Perhaps he should have married Robin.
But then they would not have given me Jeremy.
In any case, having spoken his due about space exploration and family obligation and how his wife understood such things and encouraged them -- he breathed hard once, as if to show that talking about her stirred things deep inside him. The bottle of emotion came out and was displayed. "See? I have them, too," then quickly put away -- he retreated to the clustered confines of C3I, back to piloting the ship, slinging his way through asteroids with a mathematical precision which, like a grossly integrated curve, showed its discontinuity even if you didn't look.
After hearing my arguments for communication with the Goatmen, Sanders has decided to dispatch a rumbler. I've told him this is a mistake.
745015:400 - The rumbler rolled from behind the blind and out towards the Goatmen. Set on low, its pseudopod extended and thumped the Aguirran plain lightly and rhythmically.
A strange thing happened which I haven't shared with the others but am willing to recount here:
All of us -- Sanders, Galen, Tellweiller, Nash, and myself -- sat at the great table in Common and watched the monitor. On the screen we saw all the goatmen save one turn and stare at the rumbler. They watched it with the same blank, seemingly mindless expression with which they watched the blind previously. They showed no aggression, no offense, no territoriality; nothing. No display of anything with which I'm familiar.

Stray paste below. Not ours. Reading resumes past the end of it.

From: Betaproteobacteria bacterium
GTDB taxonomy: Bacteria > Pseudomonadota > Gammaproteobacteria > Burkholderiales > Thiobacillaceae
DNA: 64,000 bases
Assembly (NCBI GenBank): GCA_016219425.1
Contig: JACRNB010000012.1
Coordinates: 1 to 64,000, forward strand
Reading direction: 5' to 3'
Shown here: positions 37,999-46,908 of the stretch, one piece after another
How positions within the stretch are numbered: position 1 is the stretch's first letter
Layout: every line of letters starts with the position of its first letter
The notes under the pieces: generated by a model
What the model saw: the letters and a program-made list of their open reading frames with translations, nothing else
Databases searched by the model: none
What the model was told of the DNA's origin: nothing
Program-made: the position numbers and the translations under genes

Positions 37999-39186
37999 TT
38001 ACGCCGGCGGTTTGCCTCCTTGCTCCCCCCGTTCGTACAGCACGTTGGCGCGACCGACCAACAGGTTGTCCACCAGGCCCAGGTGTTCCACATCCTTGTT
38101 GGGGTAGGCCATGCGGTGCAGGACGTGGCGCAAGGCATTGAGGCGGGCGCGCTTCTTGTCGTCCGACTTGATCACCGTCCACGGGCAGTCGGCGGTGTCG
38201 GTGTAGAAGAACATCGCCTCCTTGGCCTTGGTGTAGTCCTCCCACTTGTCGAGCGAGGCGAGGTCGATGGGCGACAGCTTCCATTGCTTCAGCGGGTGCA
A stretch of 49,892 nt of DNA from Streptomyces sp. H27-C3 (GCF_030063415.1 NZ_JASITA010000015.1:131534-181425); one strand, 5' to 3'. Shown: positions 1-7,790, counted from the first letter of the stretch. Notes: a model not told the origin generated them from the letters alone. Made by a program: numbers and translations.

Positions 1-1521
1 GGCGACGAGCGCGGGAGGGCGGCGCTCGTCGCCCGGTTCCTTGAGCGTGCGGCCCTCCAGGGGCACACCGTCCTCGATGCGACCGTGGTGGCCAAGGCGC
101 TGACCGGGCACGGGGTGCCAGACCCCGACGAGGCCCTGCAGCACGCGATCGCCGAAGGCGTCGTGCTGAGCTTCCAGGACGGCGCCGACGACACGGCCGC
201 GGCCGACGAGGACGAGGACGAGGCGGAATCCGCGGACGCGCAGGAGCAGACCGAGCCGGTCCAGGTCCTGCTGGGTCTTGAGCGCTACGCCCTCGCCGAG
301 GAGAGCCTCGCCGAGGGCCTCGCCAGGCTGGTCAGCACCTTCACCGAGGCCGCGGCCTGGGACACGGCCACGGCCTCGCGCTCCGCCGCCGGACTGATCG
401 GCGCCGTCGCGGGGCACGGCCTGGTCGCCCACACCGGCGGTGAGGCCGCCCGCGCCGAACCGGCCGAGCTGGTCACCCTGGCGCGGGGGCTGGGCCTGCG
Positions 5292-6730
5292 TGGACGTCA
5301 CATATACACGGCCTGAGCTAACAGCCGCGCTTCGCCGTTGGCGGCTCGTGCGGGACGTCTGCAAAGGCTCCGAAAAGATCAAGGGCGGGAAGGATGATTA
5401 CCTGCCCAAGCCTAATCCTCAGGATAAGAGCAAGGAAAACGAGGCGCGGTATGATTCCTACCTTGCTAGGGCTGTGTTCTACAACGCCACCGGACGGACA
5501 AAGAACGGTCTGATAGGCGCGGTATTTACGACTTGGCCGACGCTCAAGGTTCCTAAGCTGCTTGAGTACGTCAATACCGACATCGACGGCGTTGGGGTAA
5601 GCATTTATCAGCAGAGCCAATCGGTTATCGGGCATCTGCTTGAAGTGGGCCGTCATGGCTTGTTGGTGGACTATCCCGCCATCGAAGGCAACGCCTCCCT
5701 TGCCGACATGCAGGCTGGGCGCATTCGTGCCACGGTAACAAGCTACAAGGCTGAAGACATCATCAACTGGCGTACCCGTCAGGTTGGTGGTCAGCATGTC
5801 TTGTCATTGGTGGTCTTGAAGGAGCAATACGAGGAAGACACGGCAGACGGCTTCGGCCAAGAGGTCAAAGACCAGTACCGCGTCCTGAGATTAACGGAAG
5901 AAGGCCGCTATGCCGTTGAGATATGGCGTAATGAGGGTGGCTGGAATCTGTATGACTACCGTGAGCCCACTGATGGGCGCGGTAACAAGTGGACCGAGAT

All except one. He turned to the rumbler, puckered as if in thought, as if he were trying to come to some decision about it, then turned back to the Blind. It didn't end there. If it did there would be nothing more to tell.
When he turned back to the Blind, his eyes -- those damn near human eyes everything seems to have on this planet -- came to a focus they had not achieved before and he stared -- if that word can be used -- not only directly into the blind but at me, as if I could be seen by him as separate and distinct from the blind, our ship, even my fellows in the crew. I was about to mention this to the others when I noticed none of them was aware of this singular fellow. All of their attention was on the rumbler, waiting for it to cause an aboriginal scatter. None of them seemed even aware of the lone Goatman.